Launched in 2018, the “On est prêt” campaign mobilized 60 French-speaking Youtubers for the environmental cause. Every day for a month, these influencers launched all sorts of ecological challenges to their subscribers, such as deleting their e-mails to reduce their digital footprint, not using plastic and buying in bulk, or cooking with leftovers to avoid waste. Elliot Lepers, founder of the NGO “Le Mouvement” – an organization specializing in campaigns to mobilize French decision-makers on ecological and social justice issues and gender equality – and instigator of this digital campaign, wished to “get involved beyond a one-off testimonial that would have taken us two minutes [because] the challenge is to have a deep, strong and long-term commitment.”
More recently, in 2019, two well-known Youtubers, Horia and EnjoyPhoenix, committed to the fight against waste, abuse of packaging, and the environmental impact of transport, by asking brands to stop sending them packages and samples. Other activists, such as the journalist Hugo Clément, who has just published his book, Journal de guerre écologique, use social networks in a more vindictive way, as weapons of combat to fight for the environmental or animal cause. By collaborating with associations such as L214 or Direct Action Everywhere France, he publishes shocking reports on the often-deplorable treatment of animals in slaughterhouses that provoke public opinion and some parliamentarians.
The impact of visual content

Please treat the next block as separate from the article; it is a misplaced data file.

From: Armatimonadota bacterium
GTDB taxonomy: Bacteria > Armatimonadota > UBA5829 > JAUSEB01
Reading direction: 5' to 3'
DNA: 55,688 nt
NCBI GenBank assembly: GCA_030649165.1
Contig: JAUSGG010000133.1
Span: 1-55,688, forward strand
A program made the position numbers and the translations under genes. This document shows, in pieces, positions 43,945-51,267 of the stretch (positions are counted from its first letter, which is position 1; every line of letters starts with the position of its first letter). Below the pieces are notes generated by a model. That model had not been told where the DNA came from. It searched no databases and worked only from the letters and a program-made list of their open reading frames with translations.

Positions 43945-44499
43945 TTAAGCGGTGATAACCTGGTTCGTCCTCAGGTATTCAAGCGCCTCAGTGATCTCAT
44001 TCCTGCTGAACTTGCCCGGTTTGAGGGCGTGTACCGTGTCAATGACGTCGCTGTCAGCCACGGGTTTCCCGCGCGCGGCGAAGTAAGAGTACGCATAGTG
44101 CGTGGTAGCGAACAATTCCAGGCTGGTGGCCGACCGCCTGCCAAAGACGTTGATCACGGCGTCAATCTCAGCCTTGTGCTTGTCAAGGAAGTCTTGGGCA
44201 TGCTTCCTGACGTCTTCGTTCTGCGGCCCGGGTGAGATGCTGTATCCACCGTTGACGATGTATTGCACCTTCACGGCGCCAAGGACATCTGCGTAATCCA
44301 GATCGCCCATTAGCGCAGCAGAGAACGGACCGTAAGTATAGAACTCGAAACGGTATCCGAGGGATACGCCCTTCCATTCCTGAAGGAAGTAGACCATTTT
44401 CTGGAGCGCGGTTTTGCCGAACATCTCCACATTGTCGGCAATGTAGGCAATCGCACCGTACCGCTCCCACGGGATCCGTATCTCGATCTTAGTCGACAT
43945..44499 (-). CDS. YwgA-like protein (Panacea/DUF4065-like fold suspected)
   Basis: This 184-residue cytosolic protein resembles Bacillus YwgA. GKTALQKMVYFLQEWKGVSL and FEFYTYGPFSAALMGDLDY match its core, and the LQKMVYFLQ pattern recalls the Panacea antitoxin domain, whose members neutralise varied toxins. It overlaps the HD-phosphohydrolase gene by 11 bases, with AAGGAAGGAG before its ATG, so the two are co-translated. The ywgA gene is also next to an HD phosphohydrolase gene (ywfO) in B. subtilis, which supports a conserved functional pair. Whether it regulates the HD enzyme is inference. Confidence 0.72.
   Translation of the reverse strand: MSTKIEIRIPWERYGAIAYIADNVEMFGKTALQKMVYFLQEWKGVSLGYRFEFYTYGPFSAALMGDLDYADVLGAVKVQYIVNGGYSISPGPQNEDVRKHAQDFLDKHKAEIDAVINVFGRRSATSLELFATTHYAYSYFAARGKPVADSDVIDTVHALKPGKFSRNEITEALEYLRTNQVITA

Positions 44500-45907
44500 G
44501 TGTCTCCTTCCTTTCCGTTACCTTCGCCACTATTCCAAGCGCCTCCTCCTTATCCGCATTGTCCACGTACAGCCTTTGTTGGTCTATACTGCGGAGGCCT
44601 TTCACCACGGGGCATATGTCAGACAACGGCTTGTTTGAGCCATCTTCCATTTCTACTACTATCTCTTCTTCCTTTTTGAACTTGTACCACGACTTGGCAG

The emphasis on visual content on these digital platforms, particularly Instagram, makes it possible to have a strong and immediate impact, often generating reactions and exchanges with users. The use of hashtags will notably allow followers to gather around the same subject or facilitate the virality of a campaign. For example, the #climatechange hashtag gathered over 4.6 million publications in November 2020. Digital mobilization around a cause is much higher than a physical mobilization and is also more accessible. Digital mobilization avoids having to go through institutional media, offering freedom of tone and speech, even if it means distancing oneself from the facts to promote impact and buzz. In France, the number of active Instagram users is estimated at 21 million people, representing 31% of the population, which gives us an idea of the extent of the impact that a digital campaign can generate. This impact is all the more important since, according to the Reuters Institute’s Digital News Report 2020, the use of Instagram as a source of information by its users has doubled since 2018 on a global scale.